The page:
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Researchers print the highest possible resolution image allowed by physics... 100.000DPI !!

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posted on Aug, 16 2012 @ 03:55 PM
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Researchers have devised a method for printing full-color images at an unprecedented resolution. This ultra-high-definition printing method uses tiny rods (measured in the tens of nanometers) to manipulate light at the smallest scales, resulting in the highest resolution images allowed by physics.




Researchers at Singapore's Institute of Materials Research and Engineering (IMRE), an institute of the Agency for Science, Technology and Research (A*STAR), have developed an innovative method of creating sharp, full-spectrum color images at 100,000 dots per inch (DPI). The method achieves this without need of ink or dye and bests the current crop of industrial inkjet and laserjet printers which are only able to offer up to 10,000 DPI. The new research also promises to outperform research-grade methods, which are able to dispense dyes for only single color images.

The researchers compare the breakthrough with lithography rather than the inking of current printers, and expect the technology to be implemented in reflective color displays, anti-counterfeiting, and high-density optical data recording.




Read more at the sources:
- gizmag.com
- upi.com




posted on Aug, 16 2012 @ 04:11 PM
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No use for Ink you say? How are they gonna rip-off the consumer without having to keep coming back for more of the material. . . charge them more for the "special" paper no doubt. Oh and planned obsolescence.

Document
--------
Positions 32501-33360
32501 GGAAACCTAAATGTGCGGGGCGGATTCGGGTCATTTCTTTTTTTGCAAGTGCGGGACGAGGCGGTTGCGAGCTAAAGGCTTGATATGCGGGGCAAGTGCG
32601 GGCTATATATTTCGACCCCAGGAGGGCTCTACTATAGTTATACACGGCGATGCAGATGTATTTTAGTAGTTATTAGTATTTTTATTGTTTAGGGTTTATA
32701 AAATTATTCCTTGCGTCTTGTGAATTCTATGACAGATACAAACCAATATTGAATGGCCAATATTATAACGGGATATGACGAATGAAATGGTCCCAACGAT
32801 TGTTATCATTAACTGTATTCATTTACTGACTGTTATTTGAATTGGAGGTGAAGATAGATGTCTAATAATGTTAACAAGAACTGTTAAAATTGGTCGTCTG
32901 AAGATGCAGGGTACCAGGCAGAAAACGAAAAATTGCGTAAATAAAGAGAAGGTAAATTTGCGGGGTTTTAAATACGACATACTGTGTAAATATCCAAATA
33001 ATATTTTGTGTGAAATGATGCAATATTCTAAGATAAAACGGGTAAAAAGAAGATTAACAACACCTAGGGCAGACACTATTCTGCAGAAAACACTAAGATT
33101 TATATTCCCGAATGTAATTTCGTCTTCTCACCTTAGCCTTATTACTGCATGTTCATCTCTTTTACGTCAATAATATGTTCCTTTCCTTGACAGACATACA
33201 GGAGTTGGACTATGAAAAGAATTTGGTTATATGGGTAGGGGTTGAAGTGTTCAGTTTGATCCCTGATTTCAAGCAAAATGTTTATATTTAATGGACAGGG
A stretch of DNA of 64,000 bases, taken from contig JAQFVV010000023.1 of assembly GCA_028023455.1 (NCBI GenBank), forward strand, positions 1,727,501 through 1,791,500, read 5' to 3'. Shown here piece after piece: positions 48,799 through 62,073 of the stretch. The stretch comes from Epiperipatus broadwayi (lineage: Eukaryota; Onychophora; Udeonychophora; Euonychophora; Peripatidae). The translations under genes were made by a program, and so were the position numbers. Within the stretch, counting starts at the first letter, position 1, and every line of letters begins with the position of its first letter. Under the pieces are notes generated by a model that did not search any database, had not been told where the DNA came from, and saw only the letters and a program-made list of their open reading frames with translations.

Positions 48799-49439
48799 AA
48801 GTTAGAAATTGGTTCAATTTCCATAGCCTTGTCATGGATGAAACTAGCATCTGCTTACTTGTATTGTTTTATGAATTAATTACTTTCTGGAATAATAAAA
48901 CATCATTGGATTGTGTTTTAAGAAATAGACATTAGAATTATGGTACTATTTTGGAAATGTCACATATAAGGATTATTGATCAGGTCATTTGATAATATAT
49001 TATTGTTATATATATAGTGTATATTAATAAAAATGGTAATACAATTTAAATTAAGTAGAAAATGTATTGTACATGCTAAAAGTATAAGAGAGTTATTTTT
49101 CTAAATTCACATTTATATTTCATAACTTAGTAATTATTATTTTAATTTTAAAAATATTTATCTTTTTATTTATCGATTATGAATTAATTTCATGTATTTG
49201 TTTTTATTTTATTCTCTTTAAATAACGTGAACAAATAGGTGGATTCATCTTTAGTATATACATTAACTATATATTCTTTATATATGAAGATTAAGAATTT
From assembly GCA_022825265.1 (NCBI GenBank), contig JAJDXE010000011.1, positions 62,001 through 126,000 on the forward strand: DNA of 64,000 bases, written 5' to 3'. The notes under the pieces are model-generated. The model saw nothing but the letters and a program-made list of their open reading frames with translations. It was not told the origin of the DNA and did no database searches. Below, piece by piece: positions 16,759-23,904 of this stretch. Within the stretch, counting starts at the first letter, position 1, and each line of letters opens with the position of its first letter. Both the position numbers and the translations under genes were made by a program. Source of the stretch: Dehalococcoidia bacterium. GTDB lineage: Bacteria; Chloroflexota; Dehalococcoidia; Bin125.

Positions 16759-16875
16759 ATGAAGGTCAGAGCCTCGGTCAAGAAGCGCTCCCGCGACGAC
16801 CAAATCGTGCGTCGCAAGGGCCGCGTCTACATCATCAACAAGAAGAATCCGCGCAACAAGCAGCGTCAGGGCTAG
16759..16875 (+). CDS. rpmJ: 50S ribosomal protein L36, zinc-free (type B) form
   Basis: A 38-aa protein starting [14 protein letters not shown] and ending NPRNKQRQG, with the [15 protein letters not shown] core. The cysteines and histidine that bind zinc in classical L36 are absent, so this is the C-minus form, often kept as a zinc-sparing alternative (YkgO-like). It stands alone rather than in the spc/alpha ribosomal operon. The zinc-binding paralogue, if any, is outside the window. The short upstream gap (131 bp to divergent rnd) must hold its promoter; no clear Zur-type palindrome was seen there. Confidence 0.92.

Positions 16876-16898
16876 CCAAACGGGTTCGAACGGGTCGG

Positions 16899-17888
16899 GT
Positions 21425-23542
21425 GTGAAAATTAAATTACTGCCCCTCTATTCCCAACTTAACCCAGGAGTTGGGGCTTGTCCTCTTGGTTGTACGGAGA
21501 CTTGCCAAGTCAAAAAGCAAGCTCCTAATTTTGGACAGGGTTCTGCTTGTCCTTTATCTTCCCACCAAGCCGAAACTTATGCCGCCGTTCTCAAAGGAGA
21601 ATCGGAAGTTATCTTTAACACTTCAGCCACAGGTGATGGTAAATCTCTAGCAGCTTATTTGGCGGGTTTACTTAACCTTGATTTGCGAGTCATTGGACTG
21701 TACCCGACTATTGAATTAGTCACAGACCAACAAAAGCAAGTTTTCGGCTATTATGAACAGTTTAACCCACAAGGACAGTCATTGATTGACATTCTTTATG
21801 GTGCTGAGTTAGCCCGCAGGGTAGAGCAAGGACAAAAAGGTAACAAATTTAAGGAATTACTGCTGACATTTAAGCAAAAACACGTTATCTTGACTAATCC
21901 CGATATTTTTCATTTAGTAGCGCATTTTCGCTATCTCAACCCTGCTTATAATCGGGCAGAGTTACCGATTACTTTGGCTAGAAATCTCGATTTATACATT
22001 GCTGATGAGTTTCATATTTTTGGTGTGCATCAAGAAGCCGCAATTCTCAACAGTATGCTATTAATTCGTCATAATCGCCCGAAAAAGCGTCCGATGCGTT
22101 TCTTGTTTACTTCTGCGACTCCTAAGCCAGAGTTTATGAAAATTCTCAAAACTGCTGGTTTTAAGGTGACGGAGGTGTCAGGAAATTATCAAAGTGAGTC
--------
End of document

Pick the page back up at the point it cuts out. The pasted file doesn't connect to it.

posted on Aug, 16 2012 @ 10:13 PM
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reply to post by elevenaugust
 


I'm not sure what the applications for this technology would be, but it doesn't sound like anything that will be found in your printer at home.

I found a third source which explains more, and which also provides a link to the paper:

Colour printing reaches its ultimate resolution



posted on Aug, 17 2012 @ 09:17 AM
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reply to post by elevenaugust
 

You're off by a week

EXISTING_THREAD



posted on Aug, 18 2012 @ 12:37 AM
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reply to post by hp1229
 


I thought I'd seen a thread on this before, and I tried to do a search on something like [100,000 dpi printer]. But I didn't find your thread, and now I see you had a typo in 100,000 so maybe that's why it didn't show up in my search?

Anyway, thanks for posting the link. This thread should be closed then I guess.



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